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Give notice to such men of sort and suit,
fort and fuit,] Figure and rank. Johnson. Not so , as I imagine, in this passage. In the feudal times all vafsals were bound to hold suit and service to their over-lord ; that is, to be ready at all times to attend and serve him, either when summoned to his courts, or to his standard in war. Such men of fort and suit as are to meet him , I presume, means the Duke's valsals or tenants in capite. — Edinburgh Magazine, Nov. 1.786.
STEEVENS. - makes me unpregnant , ] In the first scene the Duke says that Escalus is pregnant, i. ci ready in the forms of law. Unpregnant therefore, in the instance before us , is unready, unprepared.
STEEVENS. Yet reafon dares her ? no :] The old folio impreslions read:
Yet reason dares her No. And this is right. The meaning is, the circumftances of our case are such, that she will never venture to contradi& me; dares her to reply No to me, whatever I say. WARBURTON, Mr. Theobald reads :
Yet reason dares her note. Sir Thomas Hanmer :
Yet reafon dares her: No. Mr. Upton:
Yet reason dares her - No. which he explains thus : Wer: it not for her maiden modesty, how might the lady proclaim my guilt? Yet (you'll say) Mhe has reason on her fide, and that will make her dare to do it.
I think not; for any authority is of such weight, &c. I am afraid dare has no such fignification. I have nothing to offer worth insertion. JOHNSON.
For my authority bears a credent bulk,
To date has two significations ; to terrify, as in The Maid's Tragedy :
those mad mischiefs 6. Would dare a woman." In King Henry IV. Part I. it means, to challenge, or call forth:
1. Unless a brother should a brother dare
" To gentle exercise," &c. I would therefore read :
Yet reason dares her not,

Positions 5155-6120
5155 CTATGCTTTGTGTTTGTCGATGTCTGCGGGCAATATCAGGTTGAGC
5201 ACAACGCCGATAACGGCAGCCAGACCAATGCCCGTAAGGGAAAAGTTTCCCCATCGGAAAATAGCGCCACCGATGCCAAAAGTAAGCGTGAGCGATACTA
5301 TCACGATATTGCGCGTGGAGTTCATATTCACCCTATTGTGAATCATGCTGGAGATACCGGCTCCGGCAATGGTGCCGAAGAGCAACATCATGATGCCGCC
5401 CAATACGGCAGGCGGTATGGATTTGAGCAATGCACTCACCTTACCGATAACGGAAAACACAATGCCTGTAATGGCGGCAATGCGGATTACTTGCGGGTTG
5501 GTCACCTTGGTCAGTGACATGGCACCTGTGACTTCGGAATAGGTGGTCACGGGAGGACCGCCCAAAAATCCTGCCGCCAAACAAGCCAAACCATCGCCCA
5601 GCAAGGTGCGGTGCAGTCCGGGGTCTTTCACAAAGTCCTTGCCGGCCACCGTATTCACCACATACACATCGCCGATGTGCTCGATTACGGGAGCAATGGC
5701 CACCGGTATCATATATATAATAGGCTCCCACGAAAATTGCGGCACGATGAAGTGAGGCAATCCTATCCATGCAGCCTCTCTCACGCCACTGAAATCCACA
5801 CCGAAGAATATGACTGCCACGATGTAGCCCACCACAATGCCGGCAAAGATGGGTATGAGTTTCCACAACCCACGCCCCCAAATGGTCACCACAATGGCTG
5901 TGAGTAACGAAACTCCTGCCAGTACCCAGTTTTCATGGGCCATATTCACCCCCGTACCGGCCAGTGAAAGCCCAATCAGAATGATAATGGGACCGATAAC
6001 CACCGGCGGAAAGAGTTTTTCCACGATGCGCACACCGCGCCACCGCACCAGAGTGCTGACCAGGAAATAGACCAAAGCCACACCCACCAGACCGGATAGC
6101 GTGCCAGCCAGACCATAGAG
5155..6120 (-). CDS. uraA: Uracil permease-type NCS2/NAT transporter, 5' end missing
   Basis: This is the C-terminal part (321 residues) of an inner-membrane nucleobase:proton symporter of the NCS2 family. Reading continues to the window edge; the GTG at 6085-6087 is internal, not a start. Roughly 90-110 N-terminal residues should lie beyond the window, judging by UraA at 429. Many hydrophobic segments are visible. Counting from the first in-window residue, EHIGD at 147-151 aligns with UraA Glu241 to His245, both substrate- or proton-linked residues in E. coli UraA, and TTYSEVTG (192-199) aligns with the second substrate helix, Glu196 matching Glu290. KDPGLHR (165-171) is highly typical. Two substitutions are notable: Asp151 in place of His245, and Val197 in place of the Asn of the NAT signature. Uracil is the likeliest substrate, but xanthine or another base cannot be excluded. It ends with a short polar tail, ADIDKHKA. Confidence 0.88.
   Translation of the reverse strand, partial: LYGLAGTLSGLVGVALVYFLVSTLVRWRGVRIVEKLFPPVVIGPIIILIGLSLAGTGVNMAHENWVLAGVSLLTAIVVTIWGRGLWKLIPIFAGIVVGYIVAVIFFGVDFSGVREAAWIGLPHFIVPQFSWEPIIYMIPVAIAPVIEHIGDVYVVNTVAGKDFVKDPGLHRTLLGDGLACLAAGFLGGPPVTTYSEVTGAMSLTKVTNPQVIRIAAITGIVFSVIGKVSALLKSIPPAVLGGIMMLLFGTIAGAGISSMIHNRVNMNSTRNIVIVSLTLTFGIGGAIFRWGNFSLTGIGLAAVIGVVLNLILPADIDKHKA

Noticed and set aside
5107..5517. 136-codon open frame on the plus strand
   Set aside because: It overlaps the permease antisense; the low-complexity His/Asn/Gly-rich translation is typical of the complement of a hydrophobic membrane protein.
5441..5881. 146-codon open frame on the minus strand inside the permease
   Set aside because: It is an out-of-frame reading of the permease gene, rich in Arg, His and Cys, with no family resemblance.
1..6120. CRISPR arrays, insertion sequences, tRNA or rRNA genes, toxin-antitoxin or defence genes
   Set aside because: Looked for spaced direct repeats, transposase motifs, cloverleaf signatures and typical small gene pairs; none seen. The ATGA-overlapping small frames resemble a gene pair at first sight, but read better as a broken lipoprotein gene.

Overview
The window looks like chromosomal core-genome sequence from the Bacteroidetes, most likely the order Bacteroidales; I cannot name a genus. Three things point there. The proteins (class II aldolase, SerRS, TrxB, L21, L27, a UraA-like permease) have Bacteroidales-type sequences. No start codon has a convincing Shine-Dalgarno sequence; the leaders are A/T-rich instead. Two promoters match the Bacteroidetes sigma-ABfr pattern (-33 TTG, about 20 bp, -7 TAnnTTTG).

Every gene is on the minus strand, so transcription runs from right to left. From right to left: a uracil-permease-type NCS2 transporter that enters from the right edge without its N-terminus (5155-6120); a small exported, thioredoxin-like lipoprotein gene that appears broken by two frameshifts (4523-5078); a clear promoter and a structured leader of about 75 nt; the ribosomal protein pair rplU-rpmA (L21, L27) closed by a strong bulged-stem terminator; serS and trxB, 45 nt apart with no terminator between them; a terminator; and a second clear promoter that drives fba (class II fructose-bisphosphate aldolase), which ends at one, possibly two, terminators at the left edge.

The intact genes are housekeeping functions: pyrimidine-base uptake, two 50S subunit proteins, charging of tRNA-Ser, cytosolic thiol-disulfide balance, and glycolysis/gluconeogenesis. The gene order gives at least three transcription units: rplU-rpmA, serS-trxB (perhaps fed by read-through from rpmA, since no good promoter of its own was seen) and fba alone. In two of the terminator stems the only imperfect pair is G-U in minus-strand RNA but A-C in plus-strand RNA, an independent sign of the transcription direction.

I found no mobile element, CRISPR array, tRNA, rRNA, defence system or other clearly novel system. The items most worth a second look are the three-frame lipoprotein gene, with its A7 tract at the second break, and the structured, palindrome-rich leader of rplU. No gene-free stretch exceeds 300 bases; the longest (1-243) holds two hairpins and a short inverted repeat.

get no reason dares her , &c. The meaning will then be, — Yet reason does not challenge, call fortk , or incite her to appear against me, for my authority is above the reach of her accufation. STEEVENS.
rel reason dares her No.) Dr. Warburton is evidently right with respeở to this reading, though wrong in his application. The expression is a provincial one, and very intelligible:
But that her tender shame
How might she tongue me? Yet reason dares her No. That is , reason dares her to do it, as by this means she would not only publish her " maiden loss, but also as she would certainly suffer from the impofing credit of his station and power, which would repel with disgrace any attack on his reputation :
For my authority bears a credent bulk,
But it confounds the breather: HENLEY. We think Mr. Henley rightly understands this passage, but has not sufficiently explained himself. Reason, or refleâion, we conceive, personified by Shakspeare, and represented as daring or overawing Isabella, and crying No to her, whenever she finds herself prompted to “ tongue" Àngelo. Dare is often met with in this fense in Shakspeare. Beaumont and Fletcher have used the word No in a similar way in The Chances, A& III. sc. iv:
" I wear a sword to satisfy the world no." Again, in A Wife for a Month, A& IV: " I'm sure he did not, for I charg'd him no.
MONTHLY REVIEW. Yet reafon dares her ? no:] Yet does not reason challenge or incite her to accuse me? – no, (answers the speaker) for my authority, &c. To dare, in this lensa, is yet a school- plirase : But it confounds the breather. ' He should have
liv'd, Save that his riotous youth, with dangerous sense, Might, in the times to come, have ta’en revenge, By so receiving a dishonour'd life, With ransom of such shame. 'Would yet he had
liv'd! Alack, when once our grace we have forgot, Nothing goes right; we would, and we would not.
Shakspeare probably learnt it there. He has again used the word in King Henry VI. Part II : " What dares not Warwick, if false Suffolk dare him.
MALONE. my authority beats a credent bulk, That no particular scandal, &c. ) Credent is creditable, inforcing credit , not questionable. The old English writers often confound the ađive and paslive adje&ives. So Shakspeare, and Milton after him, use inexpressive for inexpressible.